Quantifying catch rates, shark abundance and depredation rate at a spearfishing competition on the Great Barrier Reef, Australia

Adam Smith*, Al Songcuan, Jonathan Mitchell, Max Haste, Zachary Schmidt, Glenn Sands, Marcus Lincoln Smith

*Corresponding author for this work

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    Abstract

    We developed and applied a method to quantify spearfisher effort and catch, shark interactions and shark depredation in a boat-based recreational spearfishing competition in the Great Barrier Reef Marine Park in Queensland. Survey questions were designed to collect targeted quantitative data whilst minimising the survey burden of spearfishers. We provide the first known scientific study of shark depredation during a recreational spearfishing competition and the first scientific study of shark depredation in the Great Barrier Reef region. During the two-day spearfishing competition, nine vessels with a total of 33 spearfishers reported a catch of 144 fish for 115 h of effort (1.25 fish per hour). A subset of the catch comprised nine eligible species under competition rules, of which 47 pelagic fish were weighed. The largest fish captured was a 34.4 kg Sailfish (Istiophorus platypterus). The most common species captured and weighed was Spanish Mackerel (Scomberomorus commerson). The total weight of eligible fish was 332 kg and the average weight of each fish was 7.1 kg. During the two-day event, spearfishers functioned as citizen scientists and counted 358 sharks (115 h effort), averaging 3.11 sharks per hour. Grey Reef Sharks (Carcharhinus amblyrhynchos) comprised 64% of sightings. Nine speared fish were fully depredated by sharks as spearfishers attempted to retrieve their catch, which equates to a depredation rate of 5.9%. The depredated fish included four pelagic fish and five reef fish. The shark species responsible were Grey Reef Shark (C. amblyrhynchos) (66%), Bull Shark (Carcharhinus leucas) (11%), Whitetip Reef Shark (Triaenodon obesus) (11%) and Great Hammerhead (Sphyrna mokarran) (11%). There were spatial differences in fish catch, shark sightings and rates of depredation. We developed a report card that compared average catch of fish, sightings of sharks per hour and depredation rate by survey area, which assists recreational fishers and marine park managers to assess spatio-temporal changes. The participating spearfishers can be regarded as experienced (average 18 days a year for average 13.4 years). Sixty percent of interviewees perceived that shark numbers have increased in the past 10 years, 33% indicated no change and 7% indicated shark numbers had decreased. Total fuel use of all vessels was 2819 L and was equivalent to 6.48 tons of greenhouse gas emissions for the competition.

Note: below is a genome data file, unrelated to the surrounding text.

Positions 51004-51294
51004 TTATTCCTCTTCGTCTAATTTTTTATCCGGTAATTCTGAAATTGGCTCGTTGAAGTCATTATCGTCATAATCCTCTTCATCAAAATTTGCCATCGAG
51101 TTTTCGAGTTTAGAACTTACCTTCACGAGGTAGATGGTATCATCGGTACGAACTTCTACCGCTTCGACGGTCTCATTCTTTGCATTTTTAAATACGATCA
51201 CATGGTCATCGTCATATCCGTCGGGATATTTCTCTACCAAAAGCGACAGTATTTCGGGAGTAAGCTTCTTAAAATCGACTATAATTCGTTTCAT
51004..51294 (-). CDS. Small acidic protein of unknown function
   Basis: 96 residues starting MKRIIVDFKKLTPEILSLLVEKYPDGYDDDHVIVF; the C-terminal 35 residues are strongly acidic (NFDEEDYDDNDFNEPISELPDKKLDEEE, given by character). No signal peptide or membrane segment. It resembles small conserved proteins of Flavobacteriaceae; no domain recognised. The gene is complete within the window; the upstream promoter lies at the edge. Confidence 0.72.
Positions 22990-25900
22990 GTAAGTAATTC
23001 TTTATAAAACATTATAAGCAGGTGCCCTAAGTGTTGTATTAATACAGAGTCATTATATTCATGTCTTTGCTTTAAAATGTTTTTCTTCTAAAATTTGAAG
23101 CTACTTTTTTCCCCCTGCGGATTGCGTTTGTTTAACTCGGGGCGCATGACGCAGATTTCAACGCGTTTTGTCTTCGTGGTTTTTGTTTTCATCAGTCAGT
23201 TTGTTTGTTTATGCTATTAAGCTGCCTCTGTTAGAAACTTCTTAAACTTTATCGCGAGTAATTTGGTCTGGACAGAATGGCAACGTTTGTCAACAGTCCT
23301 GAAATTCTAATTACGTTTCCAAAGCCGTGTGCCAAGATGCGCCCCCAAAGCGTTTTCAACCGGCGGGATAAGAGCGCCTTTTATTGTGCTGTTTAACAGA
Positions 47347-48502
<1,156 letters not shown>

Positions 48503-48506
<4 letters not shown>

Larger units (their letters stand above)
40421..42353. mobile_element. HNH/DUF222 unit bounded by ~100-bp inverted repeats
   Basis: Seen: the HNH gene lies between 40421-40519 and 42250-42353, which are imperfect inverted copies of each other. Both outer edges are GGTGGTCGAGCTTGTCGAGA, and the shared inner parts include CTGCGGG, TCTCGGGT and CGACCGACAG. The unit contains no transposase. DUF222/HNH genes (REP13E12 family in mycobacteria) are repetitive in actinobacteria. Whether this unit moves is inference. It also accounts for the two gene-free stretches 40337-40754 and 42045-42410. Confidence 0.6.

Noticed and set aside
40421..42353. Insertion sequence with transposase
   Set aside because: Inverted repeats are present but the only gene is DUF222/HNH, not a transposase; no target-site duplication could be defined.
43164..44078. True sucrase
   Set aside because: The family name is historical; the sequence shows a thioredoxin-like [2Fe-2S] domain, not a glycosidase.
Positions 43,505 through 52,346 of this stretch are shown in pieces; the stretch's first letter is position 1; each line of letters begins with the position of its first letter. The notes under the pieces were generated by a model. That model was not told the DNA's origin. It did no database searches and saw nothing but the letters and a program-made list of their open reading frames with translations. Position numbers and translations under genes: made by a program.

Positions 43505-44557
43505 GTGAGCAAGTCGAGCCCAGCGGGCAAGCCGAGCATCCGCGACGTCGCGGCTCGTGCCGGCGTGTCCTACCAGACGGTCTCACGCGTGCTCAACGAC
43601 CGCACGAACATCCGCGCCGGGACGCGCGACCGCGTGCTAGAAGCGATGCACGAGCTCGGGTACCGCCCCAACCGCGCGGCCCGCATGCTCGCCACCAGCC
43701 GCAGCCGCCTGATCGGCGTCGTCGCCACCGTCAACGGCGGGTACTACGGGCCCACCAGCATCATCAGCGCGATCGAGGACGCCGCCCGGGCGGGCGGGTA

Original languageEnglish
    Article number1524
    Pages (from-to)1-21
    Number of pages21
    JournalBiology
    Volume11
    Issue number10
    DOIs
    Publication statusPublished - 18 Oct 2022

    Bibliographical note

    Copyright the Author(s) 2022. Version archived for private and non-commercial use with the permission of the author/s and according to publisher conditions. For further rights please contact the publisher.

    Keywords

    • depredation
    • fish
    • pelagic
    • shark
    • spearfishing
    • sustainability citizen science

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